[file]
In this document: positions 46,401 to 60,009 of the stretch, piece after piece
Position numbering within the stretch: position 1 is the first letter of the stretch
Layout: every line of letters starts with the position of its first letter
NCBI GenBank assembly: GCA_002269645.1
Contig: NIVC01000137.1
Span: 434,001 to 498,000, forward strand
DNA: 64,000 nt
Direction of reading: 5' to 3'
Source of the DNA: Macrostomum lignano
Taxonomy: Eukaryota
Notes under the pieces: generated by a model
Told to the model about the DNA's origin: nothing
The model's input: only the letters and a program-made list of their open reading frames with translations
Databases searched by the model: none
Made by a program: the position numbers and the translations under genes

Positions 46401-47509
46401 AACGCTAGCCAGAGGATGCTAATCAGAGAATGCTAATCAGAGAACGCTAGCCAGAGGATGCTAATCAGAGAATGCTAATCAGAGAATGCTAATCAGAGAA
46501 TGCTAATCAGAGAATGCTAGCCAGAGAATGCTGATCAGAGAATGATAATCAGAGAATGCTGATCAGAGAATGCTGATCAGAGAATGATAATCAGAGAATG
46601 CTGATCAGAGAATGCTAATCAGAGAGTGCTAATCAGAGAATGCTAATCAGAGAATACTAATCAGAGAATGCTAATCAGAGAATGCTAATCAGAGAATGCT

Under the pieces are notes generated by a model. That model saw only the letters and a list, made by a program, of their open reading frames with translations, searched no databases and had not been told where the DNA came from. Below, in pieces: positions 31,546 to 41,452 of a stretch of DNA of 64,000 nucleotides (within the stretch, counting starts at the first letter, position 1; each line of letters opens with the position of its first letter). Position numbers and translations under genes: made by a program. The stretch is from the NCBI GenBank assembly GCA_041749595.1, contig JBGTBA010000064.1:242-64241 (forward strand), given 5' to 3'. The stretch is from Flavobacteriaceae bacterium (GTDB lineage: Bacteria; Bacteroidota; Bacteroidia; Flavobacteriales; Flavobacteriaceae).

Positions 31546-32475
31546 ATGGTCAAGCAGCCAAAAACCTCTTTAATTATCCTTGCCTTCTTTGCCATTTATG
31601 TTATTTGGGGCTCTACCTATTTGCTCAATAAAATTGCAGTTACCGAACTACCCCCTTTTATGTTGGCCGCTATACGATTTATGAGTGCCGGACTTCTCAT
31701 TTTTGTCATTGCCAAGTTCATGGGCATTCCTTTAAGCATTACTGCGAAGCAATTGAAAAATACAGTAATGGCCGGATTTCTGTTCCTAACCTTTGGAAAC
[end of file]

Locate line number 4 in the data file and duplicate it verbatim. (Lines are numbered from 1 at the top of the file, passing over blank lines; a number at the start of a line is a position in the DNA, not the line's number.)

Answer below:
NCBI GenBank assembly: GCA_002269645.1